Tuesday, February 13, 2018

Court denies settlement that secured ‘utterly useless’ disclosures

By Anne Sherry, J.D.

In a sometimes scathing opinion that could serve as a primer for the policy reasons against disclosure-only settlements in the M&A context, a New York state court rejected such a settlement. The court admonished plaintiffs’ counsel for conflating cases involving management projections (material) with those involving, as in the instant case, analyst projections (immaterial). “This case is not a close call,” the court wrote. “All of the supplemental disclosures are utterly useless to the shareholders” (City Trading Fund v. Nye, February 8, 2018, Kornreich, S.).

Disclosure settlement. In early 2015, the court denied preliminary approval of the settlement, calling it “disturbing” and highlighting “the modus operandi” of the plaintiffs and their counsel, the Brualdi Law Firm, of purchasing nominal amounts of shares in public companies and then suing when one of the companies announces a merger. City Trading Fund was an E*Trade brokerage account that owned 10 shares of Martin Marietta Materials, Inc., prior to the company’s merger with Texas Industries, Inc. To settle the disclosure lawsuit, MMM made some additional disclosures and agreed to pay Brualdi a $500,000 fee. As the 2018 decision explains, many shareholders vociferously opposed the settlement.

Delaware and New York authority. In the intervening three years following the 2015 decision, the Delaware Court of Chancery cracked down on disclosure-only settlements in Trulia and other decisions, while the Appellate Division of the New York Supreme Court adopted a more lenient settlement approval standard in Gordon v. Verizon Communications, Inc. Unlike Trulia, Gordon does not require the plaintiff to rule out all doubts as to the materiality of the new disclosures. Instead, in factoring in the best interests of the class, Gordon requires that the supplemental disclosures provide “some benefit” to shareholders. Whether or not Gordon was intending to mirror the Delaware standard for mootness fees, the only reasonable interpretation of “some benefit” is that the disclosures would aid a shareholder’s voting decision.

“Utterly useless” disclosures. In the end, however, the court’s task was made easier by the fact that it was not a close case; all of the supplemental disclosures were “utterly useless to the shareholders.” The new information comprised terse “tell me more” disclosures, third-party projections, disclosures of positions in Texas Industries held by large-bank shareholders, and a disclosure that MMM’s president and CEO could see a bump in compensation after the merger.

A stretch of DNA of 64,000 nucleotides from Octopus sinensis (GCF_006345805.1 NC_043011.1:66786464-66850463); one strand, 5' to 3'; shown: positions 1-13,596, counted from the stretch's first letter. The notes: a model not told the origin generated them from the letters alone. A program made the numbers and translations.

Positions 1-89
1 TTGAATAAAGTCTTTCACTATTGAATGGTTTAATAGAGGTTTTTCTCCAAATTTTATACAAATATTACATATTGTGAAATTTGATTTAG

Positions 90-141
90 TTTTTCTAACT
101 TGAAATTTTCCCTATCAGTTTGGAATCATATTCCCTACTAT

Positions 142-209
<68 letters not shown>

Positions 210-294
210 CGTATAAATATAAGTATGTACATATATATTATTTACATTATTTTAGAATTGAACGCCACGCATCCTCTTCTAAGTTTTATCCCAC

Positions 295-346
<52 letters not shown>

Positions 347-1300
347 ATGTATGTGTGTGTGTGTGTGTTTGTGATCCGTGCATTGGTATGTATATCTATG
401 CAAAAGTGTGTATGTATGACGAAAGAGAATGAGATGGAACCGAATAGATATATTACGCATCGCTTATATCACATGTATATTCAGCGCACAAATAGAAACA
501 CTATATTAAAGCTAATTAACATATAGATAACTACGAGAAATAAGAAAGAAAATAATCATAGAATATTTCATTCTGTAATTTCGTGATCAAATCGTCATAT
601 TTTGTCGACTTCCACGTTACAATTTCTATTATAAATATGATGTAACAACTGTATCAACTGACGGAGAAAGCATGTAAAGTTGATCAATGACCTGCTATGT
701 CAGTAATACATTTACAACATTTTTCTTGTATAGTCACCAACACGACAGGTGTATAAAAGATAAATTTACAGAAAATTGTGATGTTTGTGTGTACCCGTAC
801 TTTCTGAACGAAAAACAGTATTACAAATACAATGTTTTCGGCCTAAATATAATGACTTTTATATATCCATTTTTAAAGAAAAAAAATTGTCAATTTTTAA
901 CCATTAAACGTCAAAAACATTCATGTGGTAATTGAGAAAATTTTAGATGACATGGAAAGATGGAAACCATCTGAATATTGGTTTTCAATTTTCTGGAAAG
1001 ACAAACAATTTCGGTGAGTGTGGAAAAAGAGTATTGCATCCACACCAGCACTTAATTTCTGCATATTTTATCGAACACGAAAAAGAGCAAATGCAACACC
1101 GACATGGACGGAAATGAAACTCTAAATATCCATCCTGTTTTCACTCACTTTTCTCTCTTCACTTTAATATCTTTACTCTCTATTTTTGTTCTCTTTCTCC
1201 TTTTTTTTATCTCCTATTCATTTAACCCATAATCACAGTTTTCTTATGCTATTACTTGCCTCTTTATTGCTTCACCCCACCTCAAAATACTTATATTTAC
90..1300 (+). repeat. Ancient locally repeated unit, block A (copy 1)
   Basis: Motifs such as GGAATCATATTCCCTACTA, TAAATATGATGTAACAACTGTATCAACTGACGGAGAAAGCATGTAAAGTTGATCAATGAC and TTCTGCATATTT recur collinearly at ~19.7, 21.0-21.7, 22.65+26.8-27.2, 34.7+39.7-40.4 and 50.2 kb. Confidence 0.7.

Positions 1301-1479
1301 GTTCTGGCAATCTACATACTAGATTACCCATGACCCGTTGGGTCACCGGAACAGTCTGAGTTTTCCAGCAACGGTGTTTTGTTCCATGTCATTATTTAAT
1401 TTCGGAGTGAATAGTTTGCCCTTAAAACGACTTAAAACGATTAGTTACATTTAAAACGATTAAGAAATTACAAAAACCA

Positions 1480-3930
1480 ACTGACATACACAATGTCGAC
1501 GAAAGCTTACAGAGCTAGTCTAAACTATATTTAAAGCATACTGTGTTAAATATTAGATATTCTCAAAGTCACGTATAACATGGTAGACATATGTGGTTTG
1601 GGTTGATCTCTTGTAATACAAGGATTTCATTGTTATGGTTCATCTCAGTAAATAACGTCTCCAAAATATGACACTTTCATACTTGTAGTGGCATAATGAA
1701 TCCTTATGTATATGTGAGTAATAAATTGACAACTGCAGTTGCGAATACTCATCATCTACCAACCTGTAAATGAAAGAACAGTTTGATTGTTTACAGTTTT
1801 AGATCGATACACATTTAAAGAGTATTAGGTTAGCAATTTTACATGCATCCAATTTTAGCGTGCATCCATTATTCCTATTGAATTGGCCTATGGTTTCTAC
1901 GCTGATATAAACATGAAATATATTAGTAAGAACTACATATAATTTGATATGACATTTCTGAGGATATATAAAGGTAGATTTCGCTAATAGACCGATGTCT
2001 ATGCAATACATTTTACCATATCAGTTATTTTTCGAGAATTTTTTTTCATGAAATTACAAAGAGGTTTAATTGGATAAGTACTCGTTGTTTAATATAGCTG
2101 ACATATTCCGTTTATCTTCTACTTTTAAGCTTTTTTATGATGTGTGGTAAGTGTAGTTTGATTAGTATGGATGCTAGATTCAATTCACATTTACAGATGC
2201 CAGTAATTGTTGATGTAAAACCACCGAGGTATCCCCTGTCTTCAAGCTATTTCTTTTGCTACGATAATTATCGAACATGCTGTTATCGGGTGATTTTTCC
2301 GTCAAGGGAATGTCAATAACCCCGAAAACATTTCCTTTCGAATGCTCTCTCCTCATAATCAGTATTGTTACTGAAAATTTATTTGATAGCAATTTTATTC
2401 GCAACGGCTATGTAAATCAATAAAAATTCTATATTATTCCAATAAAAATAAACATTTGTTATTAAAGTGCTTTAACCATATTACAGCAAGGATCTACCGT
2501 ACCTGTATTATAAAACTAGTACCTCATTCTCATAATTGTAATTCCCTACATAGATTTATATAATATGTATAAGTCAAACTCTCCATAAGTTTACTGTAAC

Notably, in this case, a supplemental disclosure was of analyst projections, unlike the management projections that the Delaware chancery court has held to be material. The court admonished plaintiffs’ counsel for “a deceptive portrayal of the law” by simply referring to the importance of “financial projections” when discussing the authority. “While counsel is not wrong to assume that Delaware courts know more about these issues than this court, … it is deceptive to leverage that perceived ignorance by not accurately portraying the law,” the court wrote. “Such conduct is particularly egregious in a situation where, as here and at the appellate level, there is no adversarial briefing.”

With regard to the banks’ holdings, the court noted that most large banks prior to the Volcker Rule had proprietary trading desks that had positions in virtually every public company, and this practice continues today. Given the walls between research and trading divisions at large banks, there is no reason to believe that the incentives of bankers who had influence in the merger were affected by their colleagues on the trading desk. And if the banks had net long positions in Texas Industries, it would make even less sense to believe they would recommend an unwise merger, because the market would react and the stock price would fall.

The court also observed that it was rational for the company to settle the disclosure lawsuit. However, it emphasized that this question should not be conflated with the question of whether the settlement was in the best interest of the company and its shareholders.

The case is No. 651668/2014.

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